Article

Treatment-Seeking, Aspects of Sexual Activity and Life Satisfaction in Men with Laser-Treated Penile Carcinoma

Department of Urology, Orebro University Hospital, Orebro, Sweden.
European Urology (Impact Factor: 13.94). 10/2008; 54(3):631-9. DOI: 10.1016/j.eururo.2007.10.028
Source: PubMed

ABSTRACT

The aims were to assess the initial symptoms of penile carcinoma and patients' time frame in treatment seeking, and to describe the effect of laser treatment on sexual activity and life satisfaction.
A retrospective face-to-face structured interview study of patients laser treated for localised penile carcinoma at the department of Urology in Orebro, Sweden, during 1986 to 2000. Sixty-seven was treated and 58 of them (mean age, 63 yr; range, 34-90) were alive at the time of this study. Forty-six (79%) agreed to participate.
Ninety-six percent of the patients recalled their first symptom of penile carcinoma. Superficial ulceration and fissures were the most common symptoms (39%). Thirty-seven percent delayed seeking treatment for more than 6 mo. The patients had a greater lifetime number of sexual partners and a greater lifetime prevalence of STIs than a Swedish representative comparator population. Some aspects of sexual life, such as manual stimulation/caressing and fellatio, decreased markedly after laser treatment. Patient satisfaction with life as a whole was approximately the same as that of the general population.
Patients delayed seeking treatment for a considerable period, despite awareness of the first local symptoms. Men with laser-treated localised penile carcinoma resume their sexual activities to a large extent after the treatment. Except for satisfaction with somatic health, similar-or even higher-proportions of patients than comparators are satisfied with life as a whole and with other domains of life including satisfaction with sexual life.

Download full-text

Full-text

Available from: Kerstin Fugl-Meyer, Apr 24, 2015
  • Source
    • "The clinical coordinator telephones the patient personally and coordinates appointments, ideally, all on one day. This coordinator may also serve the important function of relieving anxiety and stress before the first appointment and supporting the patient's own coping strategy [11] [19] [20]. The operating theatre capacity was unchanged during the study period, as reflected in the unchanged treatment interval (Table 4). "
    [Show abstract] [Hide abstract]
    ABSTRACT: The aim of this study was to examine the feasibility and impact of a fast-track referral pathway on clinical time intervals in penile cancer. This observational study from a tertiary referral centre included 263 patients diagnosed before and after the introduction of an intervention to reduce clinical time intervals, the Cancer Patient Pathway (CPP). The CPP included fast-track referral and set time-frames for units participating in cancer diagnosis and treatment, and was introduced for penile cancer in Denmark on 1 January 2009. Median time intervals (in calendar days) with interquartile range were the main outcome measure. A trend towards reduction was observed in all clinical time intervals, with a statistically significant reduction in the system interval (p = 0.01) and tertiary centre interval (p < 0.0001). The proportion of patients treated within the maximum accepted time-frame of 37 days after referral steadily increased after implementation of the CPP. In particular, unjustified waiting time was reduced significantly. This was mainly achieved through pre-booking of appointments and diagnostic time slots by a dedicated clinical coordinator. To the authors' knowledge, this is the first study examining the feasibility and impact of an intervention to reduce clinical time intervals in penile cancer. The Danish CPP was successful in reducing system and tertiary centre intervals. Future interventions need to address the long patient interval. Longer follow-up is needed to study the impact of CPP on mortality.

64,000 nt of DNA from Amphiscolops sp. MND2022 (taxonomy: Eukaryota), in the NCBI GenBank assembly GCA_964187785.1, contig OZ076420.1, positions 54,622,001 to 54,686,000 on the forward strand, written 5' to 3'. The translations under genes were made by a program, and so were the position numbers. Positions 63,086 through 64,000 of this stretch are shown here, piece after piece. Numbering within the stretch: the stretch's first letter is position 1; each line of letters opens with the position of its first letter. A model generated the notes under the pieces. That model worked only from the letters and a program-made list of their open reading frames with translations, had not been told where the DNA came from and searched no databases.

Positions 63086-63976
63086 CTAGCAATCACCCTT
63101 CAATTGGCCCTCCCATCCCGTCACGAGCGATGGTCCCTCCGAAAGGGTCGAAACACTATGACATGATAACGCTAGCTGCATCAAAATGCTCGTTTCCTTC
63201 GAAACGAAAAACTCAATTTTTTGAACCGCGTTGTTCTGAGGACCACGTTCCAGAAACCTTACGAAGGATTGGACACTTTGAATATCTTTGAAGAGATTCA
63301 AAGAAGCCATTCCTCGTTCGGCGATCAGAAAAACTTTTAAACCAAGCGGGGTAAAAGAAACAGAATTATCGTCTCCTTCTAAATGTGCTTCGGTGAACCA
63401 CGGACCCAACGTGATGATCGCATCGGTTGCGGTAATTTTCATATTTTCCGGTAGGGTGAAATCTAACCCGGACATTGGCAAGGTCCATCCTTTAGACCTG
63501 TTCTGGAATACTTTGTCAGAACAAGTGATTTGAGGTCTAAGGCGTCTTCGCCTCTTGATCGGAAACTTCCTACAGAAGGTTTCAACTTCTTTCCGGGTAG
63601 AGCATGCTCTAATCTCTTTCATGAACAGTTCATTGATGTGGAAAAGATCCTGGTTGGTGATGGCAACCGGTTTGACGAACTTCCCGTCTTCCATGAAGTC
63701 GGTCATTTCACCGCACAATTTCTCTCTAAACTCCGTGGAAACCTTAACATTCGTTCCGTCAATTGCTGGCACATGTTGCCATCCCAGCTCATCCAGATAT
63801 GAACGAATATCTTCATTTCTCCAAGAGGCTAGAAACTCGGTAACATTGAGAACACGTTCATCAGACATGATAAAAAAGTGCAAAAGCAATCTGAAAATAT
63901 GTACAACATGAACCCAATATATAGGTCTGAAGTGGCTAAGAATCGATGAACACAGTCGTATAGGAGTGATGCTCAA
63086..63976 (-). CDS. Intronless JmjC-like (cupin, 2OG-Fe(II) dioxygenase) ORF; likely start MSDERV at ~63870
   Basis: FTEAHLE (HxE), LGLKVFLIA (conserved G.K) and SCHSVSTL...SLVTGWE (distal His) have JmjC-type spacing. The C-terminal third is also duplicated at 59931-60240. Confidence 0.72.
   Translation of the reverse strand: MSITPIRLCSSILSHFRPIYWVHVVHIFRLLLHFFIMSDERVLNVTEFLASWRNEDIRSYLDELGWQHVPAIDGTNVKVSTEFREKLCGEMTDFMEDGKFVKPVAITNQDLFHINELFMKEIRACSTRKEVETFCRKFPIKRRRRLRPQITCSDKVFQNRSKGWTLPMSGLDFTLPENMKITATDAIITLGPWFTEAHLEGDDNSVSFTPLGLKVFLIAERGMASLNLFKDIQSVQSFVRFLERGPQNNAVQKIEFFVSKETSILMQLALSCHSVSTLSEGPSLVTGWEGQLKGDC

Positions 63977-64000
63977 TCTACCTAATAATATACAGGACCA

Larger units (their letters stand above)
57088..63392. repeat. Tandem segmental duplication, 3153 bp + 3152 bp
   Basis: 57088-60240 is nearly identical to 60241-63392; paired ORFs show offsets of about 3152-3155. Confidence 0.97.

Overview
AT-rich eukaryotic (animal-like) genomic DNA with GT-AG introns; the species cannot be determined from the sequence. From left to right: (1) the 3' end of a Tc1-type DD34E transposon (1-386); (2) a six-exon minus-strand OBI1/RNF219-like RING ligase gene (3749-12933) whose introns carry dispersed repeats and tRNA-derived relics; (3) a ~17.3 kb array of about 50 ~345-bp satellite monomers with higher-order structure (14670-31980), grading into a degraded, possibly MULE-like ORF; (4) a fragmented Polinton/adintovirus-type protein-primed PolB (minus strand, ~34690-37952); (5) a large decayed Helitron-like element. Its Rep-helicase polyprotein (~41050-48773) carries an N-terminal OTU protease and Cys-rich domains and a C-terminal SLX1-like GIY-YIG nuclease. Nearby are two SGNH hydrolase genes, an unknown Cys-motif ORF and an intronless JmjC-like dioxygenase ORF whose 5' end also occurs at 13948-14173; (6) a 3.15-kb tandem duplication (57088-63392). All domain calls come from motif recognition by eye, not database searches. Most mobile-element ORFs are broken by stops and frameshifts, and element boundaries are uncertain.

Full-text · Article · Aug 2015 · Scandinavian Journal of Urology
  • Source
    • "[4] "
    [Show abstract] [Hide abstract]
    ABSTRACT: The aims were to assess the initial symptoms of penile carcinoma and patients' time frame in treatment seeking, and to describe the effect of laser treatment on sexual activity and life satisfaction. A retrospective face-to-face structured interview study of patients laser treated for localised penile carcinoma at the department of Urology in Orebro, Sweden, during 1986 to 2000. Sixty-seven was treated and 58 of them (mean age, 63 yr; range, 34-90) were alive at the time of this study. Forty-six (79%) agreed to participate. Ninety-six percent of the patients recalled their first symptom of penile carcinoma. Superficial ulceration and fissures were the most common symptoms (39%). Thirty-seven percent delayed seeking treatment for more than 6 mo. The patients had a greater lifetime number of sexual partners and a greater lifetime prevalence of STIs than a Swedish representative comparator population. Some aspects of sexual life, such as manual stimulation/caressing and fellatio, decreased markedly after laser treatment. Patient satisfaction with life as a whole was approximately the same as that of the general population. Patients delayed seeking treatment for a considerable period, despite awareness of the first local symptoms. Men with laser-treated localised penile carcinoma resume their sexual activities to a large extent after the treatment. Except for satisfaction with somatic health, similar-or even higher-proportions of patients than comparators are satisfied with life as a whole and with other domains of life including satisfaction with sexual life.
    Full-text · Article · Oct 2008 · European Urology

  • No preview · Article ·
Show more